XXXI. (188) Immediately after comes the festival of the sacred moon; in which it is the custom to play the trumpet in the temple at the same moment that the sacrifices are offered. From which practice this is called the true feast of trumpets, and there are two reasons for it, one peculiar to the nation, and the other common to all mankind. Peculiar to the nation, as being a commemoration of that most marvellous, wonderful, and miraculous event that took place when the holy oracles of the law were given; (189) for then the voice of a trumpet sounded from heaven, which it is natural to suppose reached to the very extremities of the universe, so that so wondrous a sound attracted all who were present, making them consider, as it is probable, that such mighty events were signs betokening some great things to be accomplished. (190) And what more great or more beneficial thing could come to men than laws affecting the whole race?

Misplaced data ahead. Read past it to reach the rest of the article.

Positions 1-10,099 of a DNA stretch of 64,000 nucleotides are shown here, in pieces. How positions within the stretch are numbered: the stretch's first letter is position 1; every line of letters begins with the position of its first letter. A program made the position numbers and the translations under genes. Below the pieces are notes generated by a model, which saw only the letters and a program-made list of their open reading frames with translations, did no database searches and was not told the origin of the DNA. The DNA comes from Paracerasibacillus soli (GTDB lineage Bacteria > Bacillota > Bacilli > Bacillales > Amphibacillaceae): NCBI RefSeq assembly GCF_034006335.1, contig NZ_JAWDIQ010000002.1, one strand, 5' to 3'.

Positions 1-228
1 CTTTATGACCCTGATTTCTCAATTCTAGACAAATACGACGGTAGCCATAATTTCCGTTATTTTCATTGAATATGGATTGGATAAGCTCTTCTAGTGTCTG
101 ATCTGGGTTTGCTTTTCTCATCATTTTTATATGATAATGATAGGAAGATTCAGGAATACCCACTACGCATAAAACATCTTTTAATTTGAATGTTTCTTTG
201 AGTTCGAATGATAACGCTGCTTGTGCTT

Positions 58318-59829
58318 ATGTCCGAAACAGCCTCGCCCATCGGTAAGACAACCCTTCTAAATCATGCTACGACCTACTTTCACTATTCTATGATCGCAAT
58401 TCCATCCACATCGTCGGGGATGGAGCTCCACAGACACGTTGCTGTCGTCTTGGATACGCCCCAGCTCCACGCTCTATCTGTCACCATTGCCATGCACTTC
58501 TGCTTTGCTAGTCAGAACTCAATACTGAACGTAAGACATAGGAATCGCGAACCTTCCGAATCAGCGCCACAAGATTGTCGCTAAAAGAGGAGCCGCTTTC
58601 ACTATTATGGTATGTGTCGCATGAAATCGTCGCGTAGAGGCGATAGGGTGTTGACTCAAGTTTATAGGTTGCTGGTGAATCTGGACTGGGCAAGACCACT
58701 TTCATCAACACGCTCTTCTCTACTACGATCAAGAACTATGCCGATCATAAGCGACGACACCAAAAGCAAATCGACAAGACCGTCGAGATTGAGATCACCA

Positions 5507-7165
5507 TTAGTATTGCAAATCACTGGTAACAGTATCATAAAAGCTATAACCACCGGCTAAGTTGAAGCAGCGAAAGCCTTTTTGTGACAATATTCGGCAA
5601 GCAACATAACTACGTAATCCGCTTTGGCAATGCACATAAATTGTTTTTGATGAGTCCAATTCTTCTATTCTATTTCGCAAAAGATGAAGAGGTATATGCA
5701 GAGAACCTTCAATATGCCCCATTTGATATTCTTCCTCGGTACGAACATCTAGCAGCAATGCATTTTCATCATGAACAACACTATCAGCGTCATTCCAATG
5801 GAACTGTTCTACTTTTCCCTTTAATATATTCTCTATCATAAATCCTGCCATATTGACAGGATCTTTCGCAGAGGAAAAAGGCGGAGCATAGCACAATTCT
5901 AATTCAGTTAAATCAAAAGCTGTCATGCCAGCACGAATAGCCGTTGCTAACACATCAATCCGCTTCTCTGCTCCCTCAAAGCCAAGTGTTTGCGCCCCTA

Back to Exodus
Now that we know that Exodus 19-20 are relating the events leading up to and taking place on Yom Teruah just as Exodus 12:1-13:10 chronicles the events of passover and the first day of Unleavened Bread and chapter 14 what happened the last day of Unleavened Bread, what about Shavuot and the fall Holy Days which come after Yom Teruah? Are they also embedded in the Exodus account?
Notice how the writer of the book of Hebrews, in making his case that Yeshua is now our great ever-living High Priest, intermingles the accounts in Leviticus 16 (the instructions for Yom Kippur/Atonement) and Exodus 24:1-8. In Hebrews 9:7 he quotes or alludes to Lev.16:17 when he uses "alone", to Lev.16:34 when he uses the phrase "once a year" and to Lev.16:3, 11-15 when he says, "not without blood, which he offered for himself and for the people's sins committed in ignorance." He alludes to the same things in vv.11 and 12: "But Christ came as High Priest of the good things that have come, with the greater and more perfect tabernacle not made with hands, that is, not of this creation. Not with the blood of goats and calves, but with His own blood He entered the Most Holy Place once for all, having obtained eternal redemption." Later, he continues to reference Lev.16 in 9:25 and 10:1-4. In some of the intervening verses in chapter 9, however, Exodus 24:1-8 is referenced with these words: